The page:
Clipping an outbreak

The bird flu is no good news but India seems to be putting to good use the lessons learnt during the COVID pandemic

The new decade has not begun on a good note for India. Anyone who followed what the health experts and virologists had been predicting about the path the pandemic would take must have been mentally prepared for the fact that the Coronavirus would continue to haunt humanity at least till the winter of 2021. However, with the start of a new year and in spite of a new, mutated strain of the Coronavirus wreaking havoc which made even the British Prime Minister cancel his India visit, people had hoped to put the nightmarish experience of 2020 behind them. But now New Delhi has another, emerging worry on its hands. At least four States — Himachal Pradesh, Madhya Pradesh, Kerala and Rajasthan — have reported confirmed bird flu cases. Thankfully, already in fighting mode due to the pandemic, the Government sounded an alert with speed and the health authorities have stepped up efforts to contain the spread of the flu’s H5N8 strain. Karnataka and Tamil Nadu too are on their toes as thousands of ducks have died in the neighbouring Kerala. Similarly, Haryana, where over four lakh poultry birds perished at Panchkula farms in the past 10 days, and Jammu and Kashmir are alert and taking evasive action. Though there have been no reported cases of transmission to humans despite the disease being zoonotic, health authorities are not taking any chances as the avian flu’s mortality rate is 30-50 per cent as against the casualty rate of COVID-19, which is pegged at 0.31 per cent. But even if the nation is able to avoid human infections, the avian flu will be a body blow to the domestic poultry and meat industry as bird flu viruses can infect both birds and animals. As it is, the poultry industry suffered the most on account of rumours during the pandemic and chicken sales in India dipped to over 50 per cent in 2020 and the prices fell by 70 per cent. The sales had started to pick up only towards the end of the year as COVID fatigue set in.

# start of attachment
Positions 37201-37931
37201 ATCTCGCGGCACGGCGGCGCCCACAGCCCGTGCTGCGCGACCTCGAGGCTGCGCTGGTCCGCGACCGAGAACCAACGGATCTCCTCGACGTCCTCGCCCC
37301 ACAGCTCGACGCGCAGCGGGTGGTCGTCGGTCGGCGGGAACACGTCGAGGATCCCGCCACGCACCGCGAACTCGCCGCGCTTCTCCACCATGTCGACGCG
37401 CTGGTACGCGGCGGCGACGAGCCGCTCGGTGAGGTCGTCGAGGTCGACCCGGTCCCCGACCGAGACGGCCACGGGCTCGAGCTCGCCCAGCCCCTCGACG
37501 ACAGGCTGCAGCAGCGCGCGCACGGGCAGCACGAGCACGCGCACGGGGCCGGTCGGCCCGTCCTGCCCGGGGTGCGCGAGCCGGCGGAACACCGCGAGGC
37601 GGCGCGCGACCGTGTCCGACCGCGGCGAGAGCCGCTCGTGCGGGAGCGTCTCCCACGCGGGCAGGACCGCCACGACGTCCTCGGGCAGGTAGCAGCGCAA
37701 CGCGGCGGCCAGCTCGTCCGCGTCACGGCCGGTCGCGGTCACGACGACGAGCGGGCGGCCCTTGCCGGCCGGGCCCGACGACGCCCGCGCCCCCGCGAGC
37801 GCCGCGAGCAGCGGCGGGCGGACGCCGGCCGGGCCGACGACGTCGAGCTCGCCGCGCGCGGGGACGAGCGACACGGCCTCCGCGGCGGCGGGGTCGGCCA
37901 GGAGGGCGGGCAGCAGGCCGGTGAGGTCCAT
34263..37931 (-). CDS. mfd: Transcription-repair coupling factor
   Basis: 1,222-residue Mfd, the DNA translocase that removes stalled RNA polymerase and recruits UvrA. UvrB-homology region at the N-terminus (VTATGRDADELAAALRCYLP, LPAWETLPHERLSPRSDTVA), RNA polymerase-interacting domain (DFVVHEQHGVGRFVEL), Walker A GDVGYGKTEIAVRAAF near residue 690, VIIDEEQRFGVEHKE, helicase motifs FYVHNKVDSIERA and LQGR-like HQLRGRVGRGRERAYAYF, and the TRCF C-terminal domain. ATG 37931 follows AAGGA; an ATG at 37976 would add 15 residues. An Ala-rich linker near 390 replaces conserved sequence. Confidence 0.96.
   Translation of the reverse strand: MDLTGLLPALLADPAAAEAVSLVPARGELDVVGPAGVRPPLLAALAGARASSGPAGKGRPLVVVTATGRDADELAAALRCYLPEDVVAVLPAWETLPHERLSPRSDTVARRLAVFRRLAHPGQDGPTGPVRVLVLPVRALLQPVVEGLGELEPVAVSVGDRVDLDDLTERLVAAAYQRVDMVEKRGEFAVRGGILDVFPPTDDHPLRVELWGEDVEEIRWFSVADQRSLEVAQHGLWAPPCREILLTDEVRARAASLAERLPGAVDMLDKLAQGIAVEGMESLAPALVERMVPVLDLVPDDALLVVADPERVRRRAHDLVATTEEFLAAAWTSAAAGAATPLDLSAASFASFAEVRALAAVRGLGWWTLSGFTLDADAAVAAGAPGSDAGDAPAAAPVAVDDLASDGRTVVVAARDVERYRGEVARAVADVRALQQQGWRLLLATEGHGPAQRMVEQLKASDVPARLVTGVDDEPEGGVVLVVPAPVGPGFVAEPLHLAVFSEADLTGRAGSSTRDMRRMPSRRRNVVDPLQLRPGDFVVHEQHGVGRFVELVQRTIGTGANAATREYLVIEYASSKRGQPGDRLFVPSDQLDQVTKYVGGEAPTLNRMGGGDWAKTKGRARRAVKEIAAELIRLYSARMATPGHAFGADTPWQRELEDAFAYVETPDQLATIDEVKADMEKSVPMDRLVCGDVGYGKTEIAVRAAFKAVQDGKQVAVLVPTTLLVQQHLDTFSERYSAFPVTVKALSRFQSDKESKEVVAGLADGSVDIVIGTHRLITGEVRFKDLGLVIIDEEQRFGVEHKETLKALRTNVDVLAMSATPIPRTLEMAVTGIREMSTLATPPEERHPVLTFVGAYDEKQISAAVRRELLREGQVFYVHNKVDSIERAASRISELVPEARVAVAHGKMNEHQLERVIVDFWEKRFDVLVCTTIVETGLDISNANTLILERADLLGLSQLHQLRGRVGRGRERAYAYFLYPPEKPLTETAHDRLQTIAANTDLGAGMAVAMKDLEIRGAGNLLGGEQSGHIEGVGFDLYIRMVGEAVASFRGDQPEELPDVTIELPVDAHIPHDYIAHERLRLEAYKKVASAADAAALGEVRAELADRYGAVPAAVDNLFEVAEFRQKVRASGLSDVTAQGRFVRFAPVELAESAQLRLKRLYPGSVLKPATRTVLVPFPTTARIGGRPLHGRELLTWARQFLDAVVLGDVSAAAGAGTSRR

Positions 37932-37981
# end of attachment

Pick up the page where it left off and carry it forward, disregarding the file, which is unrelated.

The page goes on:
Now, the fresh outbreak will sound the death knell not just for thousands of birds; it will make it difficult for the industry to survive. We are already seeing its effects as the slaughter, sale, purchase and export of any poultry birds, fish and related products have been banned in Kangra district, marked as the epicentre of the infection in Himachal. In Kerala, around 24,000 birds, mostly ducks, were culled and more States are expected to follow suit. But one good thing is that India has learnt many vital lessons from the COVID outbreak and the Government and health authorities are now putting these to good use. As many as 12 epicentres in the affected States have been identified and the Centre has issued an advisory apart from setting up a control room in Delhi. In Indore, the health department has begun door-to-door medical check-ups of people living in areas where hundreds of crows were found dead. Such quick, coordinated and concerted action by all stakeholders, including the Centre and States, would have been unthinkable a year ago. Yes, the pandemic did ruin our economy and resulted in major socio-economic trauma but every dark cloud has a silver lining. And the bright side for India is a ramped-up healthcare infrastructure, lessons in speedy response to a health emergency, quick identification of hotspots, testing, quarantining and evasive action.

Source: The Pioneer

Leave a Reply

Your email address will not be published. Required fields are marked *